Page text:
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Stormwater Harvesting and Reuse Study

Putting Stormwater to Good Use: Calculating the Benefits of Stormwater Harvesting and Reuse



Project Status: 
Year Completed: 
Stormwater harvesting pond
About this project: 

Stormwater is usually viewed as a burden to be managed but it also can be a great resource. The pollutants found in stormwater -- phosphorus and nitrogen -- are the same chemicals that grass, plants and trees need to thrive.  

By using stormwater instead of drinking water for tasks like watering the lawn or putting out fires, we can conserve resources and reduce the amount of polluted stormwater that enters our lakes, rivers and streams. 

A rainwater cistern collecting water from a roof and irrigating a field with rainwater

Purpose of the Study

  • Address the lack of technical guidance for harvesting and reusing stormwater, especially in the Midwest
  • Create a tool for measuring the specific water quality benefits of harvesting projects -- reduction of runoff volume and phosphorus load
  • Help communities understand the challenges of harvesting and reuse
  • Evaluate potential sites for harvesting and reuse within the metro area
  • Funded by the Mississippi Watershed Management Organization and Minnehaha Creek Watershed District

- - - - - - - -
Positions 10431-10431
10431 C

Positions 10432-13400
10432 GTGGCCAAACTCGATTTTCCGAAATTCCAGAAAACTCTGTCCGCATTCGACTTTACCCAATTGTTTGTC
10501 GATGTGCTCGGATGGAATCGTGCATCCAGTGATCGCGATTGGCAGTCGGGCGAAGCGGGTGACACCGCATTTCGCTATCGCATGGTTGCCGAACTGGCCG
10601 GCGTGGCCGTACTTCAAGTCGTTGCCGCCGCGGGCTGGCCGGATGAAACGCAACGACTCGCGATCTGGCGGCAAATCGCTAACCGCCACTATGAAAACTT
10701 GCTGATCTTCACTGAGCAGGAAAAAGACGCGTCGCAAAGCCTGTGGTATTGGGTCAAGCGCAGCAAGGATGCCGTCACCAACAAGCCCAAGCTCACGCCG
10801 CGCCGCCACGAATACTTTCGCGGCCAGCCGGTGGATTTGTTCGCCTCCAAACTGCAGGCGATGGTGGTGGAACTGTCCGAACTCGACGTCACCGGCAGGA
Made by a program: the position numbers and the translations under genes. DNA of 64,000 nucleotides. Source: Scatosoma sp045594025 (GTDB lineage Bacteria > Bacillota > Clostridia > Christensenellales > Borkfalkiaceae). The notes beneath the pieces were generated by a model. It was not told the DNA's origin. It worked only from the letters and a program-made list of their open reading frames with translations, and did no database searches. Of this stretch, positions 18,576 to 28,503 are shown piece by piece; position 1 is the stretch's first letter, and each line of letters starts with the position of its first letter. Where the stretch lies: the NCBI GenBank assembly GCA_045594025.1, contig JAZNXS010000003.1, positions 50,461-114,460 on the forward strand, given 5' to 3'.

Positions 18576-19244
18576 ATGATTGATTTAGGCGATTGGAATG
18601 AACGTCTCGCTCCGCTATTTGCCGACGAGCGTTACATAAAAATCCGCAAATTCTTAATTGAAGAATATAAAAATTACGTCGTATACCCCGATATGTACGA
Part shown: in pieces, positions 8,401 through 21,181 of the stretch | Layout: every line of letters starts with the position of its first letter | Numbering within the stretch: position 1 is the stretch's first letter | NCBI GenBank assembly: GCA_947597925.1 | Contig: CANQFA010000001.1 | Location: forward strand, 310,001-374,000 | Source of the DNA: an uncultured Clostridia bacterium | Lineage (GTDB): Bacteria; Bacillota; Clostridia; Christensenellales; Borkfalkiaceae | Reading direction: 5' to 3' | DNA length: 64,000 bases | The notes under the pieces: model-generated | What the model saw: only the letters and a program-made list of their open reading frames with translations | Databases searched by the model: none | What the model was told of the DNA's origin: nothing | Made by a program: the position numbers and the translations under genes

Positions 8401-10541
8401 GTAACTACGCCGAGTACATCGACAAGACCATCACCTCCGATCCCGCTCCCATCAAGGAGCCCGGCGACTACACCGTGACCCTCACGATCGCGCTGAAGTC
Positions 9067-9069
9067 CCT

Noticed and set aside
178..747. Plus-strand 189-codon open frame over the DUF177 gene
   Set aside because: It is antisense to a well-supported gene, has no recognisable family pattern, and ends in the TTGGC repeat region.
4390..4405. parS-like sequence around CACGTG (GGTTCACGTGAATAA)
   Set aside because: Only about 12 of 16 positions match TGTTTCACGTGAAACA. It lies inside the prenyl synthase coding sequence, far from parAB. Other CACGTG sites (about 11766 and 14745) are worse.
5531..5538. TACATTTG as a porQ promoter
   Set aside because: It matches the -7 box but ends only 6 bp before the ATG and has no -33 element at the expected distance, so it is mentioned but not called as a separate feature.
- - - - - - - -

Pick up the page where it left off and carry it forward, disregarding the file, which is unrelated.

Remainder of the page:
Key Findings

  • Harvesting and reuse are more effective at reducing volume, per square foot, than typical trenches and basins
  • Harvesting is also advantageous in areas where soil issues prevent safe infiltration
  • The outputs of the calculator spreadsheet help manage overflow, determine proper sizing, and inform irrigation decisions
  • Existing ponds can be retrofitted for harvesting and reuse
  • While the lack of adequate green space is a limiting factor in developed areas, the lack of runoff is a limiting factor in areas that are undeveloped

About the Calculator

  • Water quality benefit calculator available for free
  • Spreadsheet-based model
  • Simultaneously calculates annual volume reduction and phosphorus removal as a percentage of the annual watershed load
  • Helps quantify benefits of reuse as a Best Management Practice (BMP), and could be used for determining if a site meets rule requirements

Inputs and Outputs Graphs and Tables

Presentation from Emmons & Olivier Resources, Inc. on the study: